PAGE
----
|  800.683.2606

What Cheese Critics Say

The English influence on New England cheesemaking has finally abated somewhat. Yes, there’s plenty of good cheddar. And Colby, or more accurately, Crowley, perhaps the oldest continuously made cheese in the States. A washed-curd cousin of cheddar; it’s clean, almost squeaky, and wonderfully homely. At its best, it’s transcendentally plain, in the best sense of the word. This, at a time when knowledgeable Americans are finally beginning to realize the values and sophistication of brilliant simplicity.

From "The Best Regional, Artisan and Farmhouse Cheeses," by Clark Wolf, American Cheeses, (Simon & Shuster, 2008), p. 46.

It’s a tribute to the timeless taste of Crowley Cheese, one of America’s most important cheeses, that it is still made by hand at this country’s oldest cheesemaking facility. Founder A. Winfield Crowley made his first cheese back in 1882 and his recipe for this American Treasure has remained unchanged for more than a century. ... According to the USFDA "standards of identity" established at the turn of the century, Crowley Cheese is classified as a Colby, although in my opinion, it is neither a Colby nor a Cheddar, occupying a delicious spot somewhere in between...

From "American Treasures:  The Best American Cheeses" by Steven Jenkins, Cheese Primer (Workman Publishing, 1996), p. 385.

Few cheeses originated in the United States; most recipes were brought here by immigrants.  Crowley Cheese is one of the few originals.  It is similar to cheddar and grouped with cheeses such as Monterey Jack under the cheddar umbrella.  Crowley Cheese’s method of preparation differs from English-style cheddar.  Their variations allow for a shorter period of time to develop the cheese’s robust flavor - this contributes to a creamier, smoother taste.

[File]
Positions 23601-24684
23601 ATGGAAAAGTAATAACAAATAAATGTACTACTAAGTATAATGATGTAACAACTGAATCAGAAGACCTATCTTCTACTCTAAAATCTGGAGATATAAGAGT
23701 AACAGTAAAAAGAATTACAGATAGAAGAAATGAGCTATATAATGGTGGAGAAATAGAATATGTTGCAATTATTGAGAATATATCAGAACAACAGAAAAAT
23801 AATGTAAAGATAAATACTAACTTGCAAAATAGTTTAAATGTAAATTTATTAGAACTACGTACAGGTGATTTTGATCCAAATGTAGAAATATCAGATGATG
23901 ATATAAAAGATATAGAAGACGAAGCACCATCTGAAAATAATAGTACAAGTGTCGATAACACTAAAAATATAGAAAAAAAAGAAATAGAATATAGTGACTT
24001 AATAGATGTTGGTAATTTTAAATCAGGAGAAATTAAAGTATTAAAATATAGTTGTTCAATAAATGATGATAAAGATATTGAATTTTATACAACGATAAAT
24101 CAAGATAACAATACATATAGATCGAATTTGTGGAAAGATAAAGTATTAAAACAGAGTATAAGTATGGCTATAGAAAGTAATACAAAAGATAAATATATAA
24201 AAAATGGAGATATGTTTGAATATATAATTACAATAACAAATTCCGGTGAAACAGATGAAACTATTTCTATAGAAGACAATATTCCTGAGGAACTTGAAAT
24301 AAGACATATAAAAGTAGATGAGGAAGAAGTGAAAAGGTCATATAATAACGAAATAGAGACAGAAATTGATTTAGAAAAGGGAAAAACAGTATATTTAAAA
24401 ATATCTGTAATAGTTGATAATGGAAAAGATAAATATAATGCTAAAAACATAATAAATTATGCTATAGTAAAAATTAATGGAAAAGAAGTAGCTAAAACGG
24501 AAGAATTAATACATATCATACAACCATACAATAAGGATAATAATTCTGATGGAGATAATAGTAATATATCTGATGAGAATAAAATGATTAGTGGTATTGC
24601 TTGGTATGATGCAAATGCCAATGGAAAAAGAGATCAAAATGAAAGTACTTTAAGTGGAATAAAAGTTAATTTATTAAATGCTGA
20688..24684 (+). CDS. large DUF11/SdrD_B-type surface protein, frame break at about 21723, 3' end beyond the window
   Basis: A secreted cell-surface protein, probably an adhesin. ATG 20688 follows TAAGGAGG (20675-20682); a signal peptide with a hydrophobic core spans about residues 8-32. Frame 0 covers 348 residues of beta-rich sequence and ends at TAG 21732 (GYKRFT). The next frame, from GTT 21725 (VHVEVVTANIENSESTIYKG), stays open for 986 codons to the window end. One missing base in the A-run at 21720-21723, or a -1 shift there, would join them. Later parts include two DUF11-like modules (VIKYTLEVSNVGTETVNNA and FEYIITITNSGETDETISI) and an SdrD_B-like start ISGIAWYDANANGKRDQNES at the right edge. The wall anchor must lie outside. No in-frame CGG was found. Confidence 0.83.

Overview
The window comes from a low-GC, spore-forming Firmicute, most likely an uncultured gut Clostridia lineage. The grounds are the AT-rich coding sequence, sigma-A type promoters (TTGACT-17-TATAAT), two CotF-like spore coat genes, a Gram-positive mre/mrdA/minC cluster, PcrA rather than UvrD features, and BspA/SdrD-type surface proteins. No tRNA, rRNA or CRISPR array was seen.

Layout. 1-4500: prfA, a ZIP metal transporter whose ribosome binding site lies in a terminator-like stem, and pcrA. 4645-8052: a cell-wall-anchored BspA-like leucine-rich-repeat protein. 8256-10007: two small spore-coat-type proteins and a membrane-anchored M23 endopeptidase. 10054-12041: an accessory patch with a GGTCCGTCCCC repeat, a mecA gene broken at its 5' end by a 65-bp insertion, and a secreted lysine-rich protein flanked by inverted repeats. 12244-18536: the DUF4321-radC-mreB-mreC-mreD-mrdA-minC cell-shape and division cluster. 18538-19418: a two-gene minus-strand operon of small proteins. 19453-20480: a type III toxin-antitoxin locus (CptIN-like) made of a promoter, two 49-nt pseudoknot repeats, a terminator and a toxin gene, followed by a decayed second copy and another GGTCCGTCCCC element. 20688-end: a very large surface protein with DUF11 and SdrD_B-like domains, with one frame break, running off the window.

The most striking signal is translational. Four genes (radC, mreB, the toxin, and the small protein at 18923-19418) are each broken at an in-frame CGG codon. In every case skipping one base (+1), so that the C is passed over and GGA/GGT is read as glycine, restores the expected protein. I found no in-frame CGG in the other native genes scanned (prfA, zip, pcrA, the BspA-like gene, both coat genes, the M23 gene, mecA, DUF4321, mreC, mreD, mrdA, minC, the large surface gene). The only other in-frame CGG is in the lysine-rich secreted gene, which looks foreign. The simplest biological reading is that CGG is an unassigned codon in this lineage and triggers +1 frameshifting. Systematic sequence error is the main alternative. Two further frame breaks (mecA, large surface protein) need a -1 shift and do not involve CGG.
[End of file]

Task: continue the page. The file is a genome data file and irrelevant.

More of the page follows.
From "Crowley Eggs Au Gratin," Dishing Up Vermont by Tracey Medeiros (Storey Publishing, 2008), p. 106.

Crowley Cheese is also unique, falling somewhere between a Colby and a cheddar, although it is said to have been invented before the Wisconsin Colby. [p. 23]. ... Its characterization matters not as much as its taste, which is superb. The hands-on treatment from start to finish, the raw ingredients, and, of course, the cheesemaker, all guide Crowley Cheese to its remarkable flavor [p. 162]. Steeped in tradition and handmade, Crowley Cheese is produced on a small scale.  In the course of a year, only about 100,000 pounds of cheese are made.  That is the daily output of some larger cheesemakers. The seeming simplicity of the operation and its small-town roots run counter to the relative complexity of the cheese. This American original, as Crowley proudly proclaims, embodies much of what specialty cheesemaking is about: balanced yet assertive flavor, quality control, uniqueness, and an end product that manages to be entirely satisfying and never boring. [p. 163].

From The New American Cheese, Profiles of America’s Great Cheesemakers and Recipes for Cooking with Cheese by Laura Werlin (Stewart, Tabori & Chang, 2000).

More Places to Read About Crowley Cheese

American Place: Celebrating the Flavors of America, by Larry Forgione (Dana Gallagher, Photographer), 1996

The Atlas of American Artisan Cheese, by Jeffrey P. Roberts (Chelsea Green Publishing, 2007)

The Cheeses of Vermont, by Henry Tewksbury (The Countryman Press, 2002)

Elegant Comfort Food from the Dorset Inn, by Jane and Michael Stern (Thomas Nelson, 2005)

Grilled Cheese, 50 Recipes to Make You Melt, by Marlena Spieler (Chronicle Books, 2004)

Off the Beaten Path, Vermont (Insiders’ Guide), by Barbara Radcliffe Rogers and Stillman Rogers (Morris Book Publishing, LLC, 2007)

The Vermont Cheese Book, by Ellen Ecker Ogden (The Countryman Press, 2007)